The last time a Michigan receiver and running back both posted over 100 yards, the Wolverines were on top of the world. They upset Heisman Trophy winner Tim Tebow and Florida41-35 in the 2008 Capital One Bowl, making up for a four-loss season by playing with swagger against the heavily favored Southeastern Conference team. Lloyd Carr’s team carried him off the field in celebration after his final game as the Wolverines’ coach.

On Saturday, with one more win still needed to even be eligible for a bowl, Michigan matched that 100-yard feat early in the game against Purdue. But while then-senior wide receiver Adrian Arrington and then-senior running back Mike Hart steadily led their team to a win in Orlando, redshirt freshman Roy Roundtree and senior running back Brandon Minor mustered just 23 and 47 yards after halftime, respectively, en route to yet another third-quarter Michigan collapse.

The individual players’ stories were comparable, even if the game results were drastically different. In the Capital One Bowl, Hart was truly healthy for the first time since the middle of the season, where he missed three games and was limited in two more after suffering a high ankle sprain. He predictably played well, running for 129 yards.

Last week, Minor practiced the most he had in a month, meaning he was primed to be as healthy as he could Saturday with what Michigan coach Rich Rodriguez has called a chronic ankle injury. His health showed as he racked up 154 yards on 19 carries.

“We struggled to shut down their one-back running attack,” Purdue coach Danny Hope said. “Number four, Minor, is an outstanding player. I think he’s one of the best running backs in the nation.

“We knew him coming into the game, he’s going to be a difference maker in the game, and he certainly was. He’s a great player.”

And Arrington, in the Capital One Bowl, and Roundtree, against Purdue, both posted career-high numbers. The bowl game was Arrington’s 28th and final game in a Michigan uniform — the receiver bolted for the NFL after Carr retired — and he posted a personal record 153 yards and two touchdowns.

Roundtree is in a completely different point in his Michigan career than Arrington was in 2008. The redshirt freshman played in just his fourth career game Saturday and made his second start, filling in for an injured Martavious Odoms. Roundtree made the most of his chance, equaling his cumulative career receptions (six) in the first quarter alone and finishing with 10 catches for 126 yards.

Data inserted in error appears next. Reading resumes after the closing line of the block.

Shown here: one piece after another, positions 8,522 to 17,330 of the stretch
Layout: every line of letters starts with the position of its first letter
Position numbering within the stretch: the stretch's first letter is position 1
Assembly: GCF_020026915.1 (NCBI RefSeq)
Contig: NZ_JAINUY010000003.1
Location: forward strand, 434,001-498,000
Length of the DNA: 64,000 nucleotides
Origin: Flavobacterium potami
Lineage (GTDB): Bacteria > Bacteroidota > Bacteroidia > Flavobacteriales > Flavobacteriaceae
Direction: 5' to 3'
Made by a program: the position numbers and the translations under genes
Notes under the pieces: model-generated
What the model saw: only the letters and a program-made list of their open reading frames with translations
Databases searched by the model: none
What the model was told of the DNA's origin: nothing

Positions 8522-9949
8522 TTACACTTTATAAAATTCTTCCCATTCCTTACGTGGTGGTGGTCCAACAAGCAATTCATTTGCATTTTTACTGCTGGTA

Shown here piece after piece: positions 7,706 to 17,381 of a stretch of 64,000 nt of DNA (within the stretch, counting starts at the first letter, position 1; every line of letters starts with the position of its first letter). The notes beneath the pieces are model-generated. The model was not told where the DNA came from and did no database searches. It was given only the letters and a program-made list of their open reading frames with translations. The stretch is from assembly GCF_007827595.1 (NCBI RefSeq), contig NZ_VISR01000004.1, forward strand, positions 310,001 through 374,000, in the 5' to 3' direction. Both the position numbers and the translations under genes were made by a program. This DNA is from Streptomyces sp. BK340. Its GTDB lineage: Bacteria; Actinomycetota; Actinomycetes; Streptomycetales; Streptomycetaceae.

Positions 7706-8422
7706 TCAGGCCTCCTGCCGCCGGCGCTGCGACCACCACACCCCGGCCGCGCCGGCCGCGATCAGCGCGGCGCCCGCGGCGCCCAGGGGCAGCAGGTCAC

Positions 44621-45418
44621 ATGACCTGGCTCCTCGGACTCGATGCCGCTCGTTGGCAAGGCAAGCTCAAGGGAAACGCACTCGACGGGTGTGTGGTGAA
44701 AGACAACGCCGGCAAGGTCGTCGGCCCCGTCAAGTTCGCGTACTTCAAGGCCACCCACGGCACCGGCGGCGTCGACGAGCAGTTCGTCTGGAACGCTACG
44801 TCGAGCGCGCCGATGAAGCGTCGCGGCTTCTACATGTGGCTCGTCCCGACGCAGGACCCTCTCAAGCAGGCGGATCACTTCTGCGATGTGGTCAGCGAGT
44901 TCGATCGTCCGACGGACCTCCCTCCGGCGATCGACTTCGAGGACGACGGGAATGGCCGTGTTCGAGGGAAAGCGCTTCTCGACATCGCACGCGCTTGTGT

On the Wolverines’ first drive, with the team down 7-0, Roundtree snatched the ball from a Purdue defender and made a 26-yard leaping catch to convert on a third-and-15. That play set up Minor’s touchdown run.

“He’s got great ball skills,” Rodriguez said. “He’s going to keep getting better because he’s a thin guy playing for the first time. Once he gains some strength, as he matures and gets older, he’s going to be a very, very good player for us, I think.”

Minor’s maturity and speed was on full display early. The senior started the game with a gritty 29-yard touchdown run where he broke multiple tackles, stiff-armed a Purdue defender and dove into the end zone to tie the game at seven. His 55-yard touchdown run on the first play of the second quarter was the longest of his career and gave the Wolverines a 17-10 lead.

But he looked like he re-aggravated the injury during the fourth quarter, where he was pulled down by his ankle after a run and limped off the field. Furious, Minor threw his helmet while standing on the sideline. He came back in the game a few plays later.

“I wish we could’ve pulled it out for him,” freshman quarterback Tate Forcier said. “Just the way he plays, and him playing hurt, it almost sends a message to everybody else — if you’re hurt, just deal with it.”

It only took eight games into Carr’s Wolverine coaching career for a receiver and running back to surpass 100 yards in the same game (a 52-17 win over Minnesota in 1995). Rodriguez, a proclaimed offensive guru, had to wait 22 games for someone from both the air and ground game to similarly stand out.

But the fact that the defense couldn’t protect a 14-point lead to win a bowl-clinching game basically nullified Minor’s near-healthy play and Roundtree’s breakout performance. The 100-yard achievement was a poor consolation prize — but in another disappointing season, the Wolverines may have to take what they can get.

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